TEMPE, Ariz. – Artificial intelligence is being utilized in a Tempe school to prevent unwanted, potentially dangerous activity and upgrade its preventative safety measures.
“Crowd detection, gun detection, fire detection, all of that’s great. But learning how to apply it in the proper areas for the right reasons is how you mitigate risks,” says David Ly, chairman and CEO of Iveda.
The Mesa-based artificial intelligence company has been perfecting this software for years.
“It’s not about just detecting a gun. Artificial intelligence looks out for you for a lot of abnormalities. Even before a weapon shows up,” Ly said.
Iveda’s software was beta tested at Tempe Preparatory Academy after its headmaster decided the school needed to upgrade its preventative safety measures.
The AI is now a permanent fixture at the school.
“We’ve never had an incident, knock on wood, at Tempe Prep, but with the proliferation of school incidents around the country, and ever since Columbine, parents are all interested in making sure their students are safe,” said the headmaster of the academy Dr. Wayne Porter.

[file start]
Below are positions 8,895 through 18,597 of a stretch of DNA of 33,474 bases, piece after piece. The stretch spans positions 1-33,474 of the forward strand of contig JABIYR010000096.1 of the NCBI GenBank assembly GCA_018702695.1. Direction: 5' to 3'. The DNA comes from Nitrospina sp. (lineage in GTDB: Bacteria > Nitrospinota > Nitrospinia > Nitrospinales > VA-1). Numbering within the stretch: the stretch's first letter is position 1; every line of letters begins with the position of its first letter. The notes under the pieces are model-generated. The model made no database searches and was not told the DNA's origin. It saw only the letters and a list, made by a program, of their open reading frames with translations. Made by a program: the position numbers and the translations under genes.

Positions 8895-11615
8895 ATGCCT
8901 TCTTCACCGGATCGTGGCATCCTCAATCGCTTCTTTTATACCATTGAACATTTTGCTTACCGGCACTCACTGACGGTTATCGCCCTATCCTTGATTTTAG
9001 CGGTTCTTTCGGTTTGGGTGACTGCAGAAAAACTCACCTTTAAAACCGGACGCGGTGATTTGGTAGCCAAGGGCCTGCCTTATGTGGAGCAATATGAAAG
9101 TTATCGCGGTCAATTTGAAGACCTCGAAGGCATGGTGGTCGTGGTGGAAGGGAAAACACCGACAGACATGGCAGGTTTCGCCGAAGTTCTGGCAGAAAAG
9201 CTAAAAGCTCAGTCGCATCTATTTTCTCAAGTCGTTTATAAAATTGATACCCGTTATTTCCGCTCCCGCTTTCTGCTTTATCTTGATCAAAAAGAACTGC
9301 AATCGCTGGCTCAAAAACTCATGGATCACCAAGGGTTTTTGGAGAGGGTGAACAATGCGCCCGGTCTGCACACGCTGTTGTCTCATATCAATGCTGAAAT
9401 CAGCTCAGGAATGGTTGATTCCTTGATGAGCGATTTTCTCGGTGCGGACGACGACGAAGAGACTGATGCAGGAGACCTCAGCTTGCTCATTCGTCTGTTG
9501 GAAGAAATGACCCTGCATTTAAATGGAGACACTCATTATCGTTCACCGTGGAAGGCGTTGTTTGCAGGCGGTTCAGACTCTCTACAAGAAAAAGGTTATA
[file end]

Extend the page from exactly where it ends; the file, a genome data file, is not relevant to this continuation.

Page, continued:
The AI is installed by Iveda into security cameras that already exist on campus and gives access and alerts to only a handful of people at the public charter school.
The technology can clearly identify a gun, a fire, or even abnormalities like a vehicle circling the parking lot.
“If, for example, there is a parent or person that is not supposed to have contact with a child, we can upload their picture and have it tell us if that person is found on campus,” Dr. Porter said.
Whenever AI is discussed, questions surrounding privacy typically follow.
“It’s not piercing into the school, it’s piercing at what’s coming at our school. I get a lot of ‘is this intruding on our children’s privacy?’ No. I want my schools, I have three kids, I wish that all their schools had this,” Ly said.
For the headmaster at Tempe Prep, this technology gives peace of mind.
“It’s that background security that you have in place, knowing that there is something watching your campus while we’re trying to do what we’re there to do, which is educate students,” Dr. Porter said.